UK RESIDENT LANDLORDS

FREQUENTLY ASKED QUESTIONS

THE BASICS

Is my letting income taxable in the UK?
How can I minimise the tax I have to pay?
What kind of expenses can I deduct?
Am I eligible for any UK tax free allowances?
Suppose the UK tax authorities don’t know about my rental income?
How do I register with the UK H.M. Revenue & Customs?
Will I have to make UK Tax Returns?
How will I know I’m paying the right amount of tax?

CAPITAL GAINS TAX

Before buying my investment property I had two abortive purchases. The legal and survey fees amounted to about £1,500. Can I claim tax relief on these?
I live in the UK and have owned a property in Coventry, which I have let out for the past five years. I am now thinking of selling it. The current value is about £100,000 more than I paid for it. I have heard that non-residents do not pay Capital Gains Tax – should I move overseas?
I have lived in my property and then moved away and let it out. I am now thinking of selling it. I know I will have to pay tax on the gain in value. What allowances are available against the gain?

INCOME TAX

I am going abroad to work for three years and want to rent out my home. My letting agent has told me that I will be taxed on my rental income at 20% unless I complete a form now and will then have to complete UK Tax Returns. Is there any advantage to me in dealing with all this paperwork?
I have just furnished a house and put in a new bathroom to rent it out. What allowances do I get for the cost of the furniture and bathroom?
I intend to buy a property to let. It will need a new kitchen and some treatment of the timber in the property. Will I get tax relief on the cost of this?
I live in the UK and rent out a house that I own in my home town. My calculations show that after deducting interest etc I now make a small loss each year. Can I offset this against my other income (salary and deposit interest) in arriving at my total personal tax liability?
I am buying to let a property with a rather complicated legal position. I have been warned that the fees may be quite high. What tax relief do I get on legal fees?
I want to rent my property to a relative who cannot afford the full market rent. What are the taxation implications of this?
Before buying my investment property I had two abortive purchases. The legal and survey fees amounted to about £1,500. Can I claim tax relief on these?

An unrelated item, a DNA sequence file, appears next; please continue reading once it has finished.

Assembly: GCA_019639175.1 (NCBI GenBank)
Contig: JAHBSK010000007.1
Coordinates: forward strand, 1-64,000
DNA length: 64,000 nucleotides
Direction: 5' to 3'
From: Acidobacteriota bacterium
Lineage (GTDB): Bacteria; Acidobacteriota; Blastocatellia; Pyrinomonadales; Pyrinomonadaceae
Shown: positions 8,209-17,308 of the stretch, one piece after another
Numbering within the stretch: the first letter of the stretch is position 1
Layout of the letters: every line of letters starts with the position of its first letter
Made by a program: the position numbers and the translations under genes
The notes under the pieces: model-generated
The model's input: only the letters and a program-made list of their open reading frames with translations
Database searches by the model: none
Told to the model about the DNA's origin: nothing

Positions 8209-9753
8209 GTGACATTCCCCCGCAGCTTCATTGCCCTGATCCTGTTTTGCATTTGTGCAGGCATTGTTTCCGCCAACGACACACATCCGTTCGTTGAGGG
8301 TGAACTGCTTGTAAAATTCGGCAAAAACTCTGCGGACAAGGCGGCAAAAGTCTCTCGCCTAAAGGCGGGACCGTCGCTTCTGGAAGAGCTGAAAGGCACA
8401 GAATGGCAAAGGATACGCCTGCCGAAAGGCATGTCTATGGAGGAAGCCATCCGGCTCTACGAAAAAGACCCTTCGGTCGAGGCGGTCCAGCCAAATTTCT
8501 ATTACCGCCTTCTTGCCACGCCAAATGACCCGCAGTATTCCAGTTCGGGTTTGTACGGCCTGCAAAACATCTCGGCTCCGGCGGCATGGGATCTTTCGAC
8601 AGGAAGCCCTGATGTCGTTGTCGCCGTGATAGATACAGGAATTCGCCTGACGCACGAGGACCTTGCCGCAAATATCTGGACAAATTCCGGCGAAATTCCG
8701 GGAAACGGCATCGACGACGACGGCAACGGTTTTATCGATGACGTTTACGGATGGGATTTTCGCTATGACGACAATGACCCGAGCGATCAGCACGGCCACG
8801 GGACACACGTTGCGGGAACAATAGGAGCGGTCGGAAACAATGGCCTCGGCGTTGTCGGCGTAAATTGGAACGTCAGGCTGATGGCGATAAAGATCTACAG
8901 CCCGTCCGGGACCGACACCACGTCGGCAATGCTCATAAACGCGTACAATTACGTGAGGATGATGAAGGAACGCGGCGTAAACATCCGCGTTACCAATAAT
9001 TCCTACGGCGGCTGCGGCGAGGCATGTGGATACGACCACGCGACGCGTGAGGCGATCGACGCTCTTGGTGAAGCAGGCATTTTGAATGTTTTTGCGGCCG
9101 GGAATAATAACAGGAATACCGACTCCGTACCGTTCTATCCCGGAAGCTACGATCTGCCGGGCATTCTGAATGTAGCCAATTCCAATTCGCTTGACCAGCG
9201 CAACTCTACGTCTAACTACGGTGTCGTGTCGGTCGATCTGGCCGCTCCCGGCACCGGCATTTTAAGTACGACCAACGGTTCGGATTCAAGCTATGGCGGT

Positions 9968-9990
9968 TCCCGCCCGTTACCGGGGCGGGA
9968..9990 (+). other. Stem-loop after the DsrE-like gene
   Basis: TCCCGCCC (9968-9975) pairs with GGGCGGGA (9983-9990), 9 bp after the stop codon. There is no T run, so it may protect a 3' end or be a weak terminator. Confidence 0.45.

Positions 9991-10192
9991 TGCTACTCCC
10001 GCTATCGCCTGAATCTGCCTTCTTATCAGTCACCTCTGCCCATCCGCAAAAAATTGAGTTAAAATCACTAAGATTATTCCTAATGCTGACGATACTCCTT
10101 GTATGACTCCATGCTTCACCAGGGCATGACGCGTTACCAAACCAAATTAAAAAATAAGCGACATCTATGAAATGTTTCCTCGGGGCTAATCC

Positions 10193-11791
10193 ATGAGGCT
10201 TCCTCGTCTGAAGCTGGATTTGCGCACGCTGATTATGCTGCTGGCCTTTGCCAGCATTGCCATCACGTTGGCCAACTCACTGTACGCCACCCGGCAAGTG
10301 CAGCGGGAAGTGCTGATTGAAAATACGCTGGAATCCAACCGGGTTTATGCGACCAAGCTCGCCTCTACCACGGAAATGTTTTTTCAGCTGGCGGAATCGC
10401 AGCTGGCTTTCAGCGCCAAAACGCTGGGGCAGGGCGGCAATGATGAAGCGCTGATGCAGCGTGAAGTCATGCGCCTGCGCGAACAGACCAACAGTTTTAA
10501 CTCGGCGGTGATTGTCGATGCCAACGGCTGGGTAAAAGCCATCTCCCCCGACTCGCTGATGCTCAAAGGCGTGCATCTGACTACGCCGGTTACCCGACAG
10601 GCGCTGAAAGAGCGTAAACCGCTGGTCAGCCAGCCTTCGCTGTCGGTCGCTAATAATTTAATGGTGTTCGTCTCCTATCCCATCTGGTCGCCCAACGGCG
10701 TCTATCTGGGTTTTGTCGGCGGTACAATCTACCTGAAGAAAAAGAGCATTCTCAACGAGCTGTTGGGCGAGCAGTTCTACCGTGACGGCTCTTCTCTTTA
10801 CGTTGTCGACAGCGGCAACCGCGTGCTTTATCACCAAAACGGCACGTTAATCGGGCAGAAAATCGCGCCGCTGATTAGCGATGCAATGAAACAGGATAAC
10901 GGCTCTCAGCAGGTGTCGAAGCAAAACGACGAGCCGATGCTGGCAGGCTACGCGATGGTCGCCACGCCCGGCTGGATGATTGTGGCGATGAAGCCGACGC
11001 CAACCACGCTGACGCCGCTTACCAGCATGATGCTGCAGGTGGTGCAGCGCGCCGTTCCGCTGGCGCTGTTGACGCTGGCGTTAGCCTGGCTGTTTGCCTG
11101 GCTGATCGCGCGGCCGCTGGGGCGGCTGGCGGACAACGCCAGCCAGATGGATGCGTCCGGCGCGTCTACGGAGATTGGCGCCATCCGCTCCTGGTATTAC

THE BASICS

Is my letting income taxable in the UK?

Yes.

How can I minimise the tax I have to pay?

Deduct the allowable expenses of letting from the gross rents and claim UK tax free allowances.

What kind of expenses can I deduct?

All the expenses directly related to maintaining and running the property, arranging the lets and collecting the rent. If you borrow to buy the property the interest you pay will attract some tax relief but this will reduce between 2017 and 2020.

Am I eligible for any UK tax free allowances?

Yes, if they are not already set against other income.

Suppose the UK tax authorities don’t know about my rental income?

The UK H.M. Revenue & Customs have arranged matters to ensure they will know about it. Your lettings agent makes regular returns to the H.M. Revenue & Customs. It is also a serious offence if you don’t tell HMRC.

How do I register with the H.M. Revenue & Customs?

Ask Landlords Tax Services Ltd to complete and submit a form SA1 for you.

Will I have to make UK Tax Returns?

Yes. Once a year unless instructed in writing by HM Revenue & Customs to do otherwise.

How will I know I’m paying the right amount of tax?

We will calculate it and advise you.


CAPITAL GAINS TAX

Before buying my investment property I had two abortive purchases. The legal and survey fees amounted to about £1,500. Can I claim tax relief on these?

No, I am afraid not.

I live in the UK and have owned a property in Coventry, which I have let out for the past five years. I am now thinking of selling it. The current value is about £100,000 more than I paid for it. I have heard that non-residents do not pay Capital Gains Tax (CGT) – should I move overseas?